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  • Jancis Robinson
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  • Jancis Robinson
25 Apr 2011

17 Nov 2011 - For the next episode in the story, see A happy outcome for top WA vineyard.

25 Apr - This article was published on our Purple pages last Thursday 21 Apr.

Cullen, Moss Wood and the like have done a great job for Margaret River specifically, but if Western Australian wine could be said to have an icon, it is Houghton's multi-trophy-winning Jack Mann bottling. Once the current 2011 vintage is safely in barrel, however, its future looks in serious doubt. The world's second largest wine company Constellation, based in the US but now owners of Houghton, reportedly decided not to renew their longstanding lease on the exceptional large vineyard responsible for Jack Mann and most of their top wines. For many observers, this is WA's finest vineyard - certainly the finest one of any size. (Eighty per cent of Constellation Australia and Europe was sold to private equity firm CHAMP at the end of last year, as reported here.)   

The pioneering 89-hectare vineyard south west of Frankland in the Great Southern region occupies a special place in the history of Western Australian wine. It was first planted in 1970, on a vast estate owned by John Roche, once Lord Mayor of Adelaide, after a major viticultural study in the early 1960s. Indeed, according to James Halliday, the New South Wales wine sage Maurice O'Shea always said that if he had his time over again, he would have established vines in this area (not that he ever visited it). The vineyard was the first in the Frankland River subregion and its very first wine, a 1972 vinified by Sandalford, won a gold medal. Throughout the 1970s its grapes, bought by Sandalford and other local producers, established a considerable reputation and by the late 1970s Houghton, the dominant Western Australian wine producer, had negotiated a lease on the vineyard.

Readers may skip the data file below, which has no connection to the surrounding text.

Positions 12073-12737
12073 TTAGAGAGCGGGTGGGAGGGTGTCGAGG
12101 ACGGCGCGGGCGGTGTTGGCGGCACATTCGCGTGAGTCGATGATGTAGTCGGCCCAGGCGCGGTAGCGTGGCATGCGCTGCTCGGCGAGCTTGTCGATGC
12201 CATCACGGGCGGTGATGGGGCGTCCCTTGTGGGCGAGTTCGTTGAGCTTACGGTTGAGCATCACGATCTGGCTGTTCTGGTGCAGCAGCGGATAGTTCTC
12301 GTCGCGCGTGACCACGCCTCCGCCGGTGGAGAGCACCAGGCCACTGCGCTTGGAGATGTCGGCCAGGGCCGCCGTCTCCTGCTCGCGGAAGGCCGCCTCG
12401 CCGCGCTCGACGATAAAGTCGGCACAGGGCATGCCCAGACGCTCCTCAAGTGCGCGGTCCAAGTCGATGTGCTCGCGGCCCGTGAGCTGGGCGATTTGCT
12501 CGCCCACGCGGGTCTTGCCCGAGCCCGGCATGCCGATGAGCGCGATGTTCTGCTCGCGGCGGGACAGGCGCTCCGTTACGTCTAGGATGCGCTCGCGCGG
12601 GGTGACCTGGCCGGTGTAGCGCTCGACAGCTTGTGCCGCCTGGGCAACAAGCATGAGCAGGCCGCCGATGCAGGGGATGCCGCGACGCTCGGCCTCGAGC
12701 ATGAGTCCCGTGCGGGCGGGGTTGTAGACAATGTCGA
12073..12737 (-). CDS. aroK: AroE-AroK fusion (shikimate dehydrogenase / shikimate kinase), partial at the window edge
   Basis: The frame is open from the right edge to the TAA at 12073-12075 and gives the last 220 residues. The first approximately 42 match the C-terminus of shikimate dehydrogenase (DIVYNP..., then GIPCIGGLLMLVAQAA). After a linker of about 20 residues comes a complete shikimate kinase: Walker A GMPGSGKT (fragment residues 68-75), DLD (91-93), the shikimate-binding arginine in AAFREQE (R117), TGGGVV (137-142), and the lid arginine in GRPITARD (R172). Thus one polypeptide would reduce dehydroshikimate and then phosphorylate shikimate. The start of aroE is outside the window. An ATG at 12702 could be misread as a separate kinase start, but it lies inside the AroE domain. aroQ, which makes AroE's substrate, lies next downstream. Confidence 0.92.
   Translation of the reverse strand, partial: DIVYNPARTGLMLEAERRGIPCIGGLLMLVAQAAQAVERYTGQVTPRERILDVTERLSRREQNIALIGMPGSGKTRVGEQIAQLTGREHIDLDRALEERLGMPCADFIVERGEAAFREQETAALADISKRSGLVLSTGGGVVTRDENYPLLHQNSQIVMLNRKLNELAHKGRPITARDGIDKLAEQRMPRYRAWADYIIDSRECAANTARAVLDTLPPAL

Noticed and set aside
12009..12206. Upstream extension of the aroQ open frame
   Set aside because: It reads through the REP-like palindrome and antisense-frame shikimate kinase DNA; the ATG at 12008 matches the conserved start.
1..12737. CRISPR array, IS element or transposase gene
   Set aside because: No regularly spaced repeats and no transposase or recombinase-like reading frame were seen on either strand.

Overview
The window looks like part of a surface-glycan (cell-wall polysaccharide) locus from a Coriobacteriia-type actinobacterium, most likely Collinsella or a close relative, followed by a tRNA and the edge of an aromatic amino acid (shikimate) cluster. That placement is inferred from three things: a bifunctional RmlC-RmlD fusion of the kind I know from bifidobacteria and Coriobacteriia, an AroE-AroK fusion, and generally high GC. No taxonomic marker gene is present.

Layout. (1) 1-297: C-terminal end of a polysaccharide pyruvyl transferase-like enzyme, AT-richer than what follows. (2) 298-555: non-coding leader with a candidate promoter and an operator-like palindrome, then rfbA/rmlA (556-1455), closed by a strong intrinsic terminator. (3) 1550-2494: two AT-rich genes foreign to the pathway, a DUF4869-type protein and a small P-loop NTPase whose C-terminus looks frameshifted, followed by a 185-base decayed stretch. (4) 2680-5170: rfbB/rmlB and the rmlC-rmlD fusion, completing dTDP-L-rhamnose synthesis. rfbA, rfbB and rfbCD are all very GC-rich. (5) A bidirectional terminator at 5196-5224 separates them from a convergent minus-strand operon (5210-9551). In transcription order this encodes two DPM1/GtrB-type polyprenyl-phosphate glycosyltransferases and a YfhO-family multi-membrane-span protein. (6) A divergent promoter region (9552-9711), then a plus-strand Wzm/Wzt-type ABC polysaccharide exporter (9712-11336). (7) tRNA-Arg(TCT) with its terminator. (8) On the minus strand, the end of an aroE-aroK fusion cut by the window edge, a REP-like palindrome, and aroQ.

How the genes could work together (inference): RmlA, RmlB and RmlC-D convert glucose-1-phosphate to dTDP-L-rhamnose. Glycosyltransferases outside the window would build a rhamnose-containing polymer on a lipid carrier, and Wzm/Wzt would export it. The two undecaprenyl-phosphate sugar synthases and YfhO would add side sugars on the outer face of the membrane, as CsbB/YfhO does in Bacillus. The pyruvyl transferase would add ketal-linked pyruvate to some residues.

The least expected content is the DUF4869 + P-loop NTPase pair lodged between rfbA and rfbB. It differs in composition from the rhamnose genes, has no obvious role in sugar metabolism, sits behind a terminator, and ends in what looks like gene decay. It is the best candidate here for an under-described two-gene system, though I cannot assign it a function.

Called variously over the years Westfield, Houghton Frankland River, Netley Brook and Justin, the vineyard has been the source of many of Houghton's best reds, including the Jack Mann Cabernet that is the jewel in Houghton's crown, a substantial proportion of  the CW Ferguson Cabernet/Malbec and some top-quality Shiraz. Thanks perhaps to a slightly damper climate than in many other WA wine regions, the vineyard has also produced some exceptional Riesling, including some late-harvest versions about which Halliday expressed huge enthusiasm in his 1985 Australian Wine Compendium.

The Roche family have shown no inclination to sell this precious vineyard (which I visited some years ago with a representative of nearby Ferngrove vineyard, who was roundly abused by the Houghton vineyard manager for not having asked permission in advance to show me round). WA's star winemaker Larry Cherubino, responsible for some of the best vintages of Jack Mann in his time, is reported to have been asked by the Roche family to handle negotiations for the sale of the average annual output of 600 tons of grapes from the vineyard from the 2012 vintage onwards. He is expected to take some of the fruit himself, with interest in the rest having already been expressed by the likes of Howard Park and nearby Riesling specialists Frankland Estate.

The winemakers at Houghton are reportedly bemused at the prospect of having to continue the legacy of the state's biggest fine-wine producer without the vineyard primarily responsible for its success. Presumably Constellation will do their best to secure some parcels of fruit from this great vinyard? 

Of course this is far from the only instance of Constellation's disregard for Australian wine history. See, for example, Shocking news from South Australia in June 2009.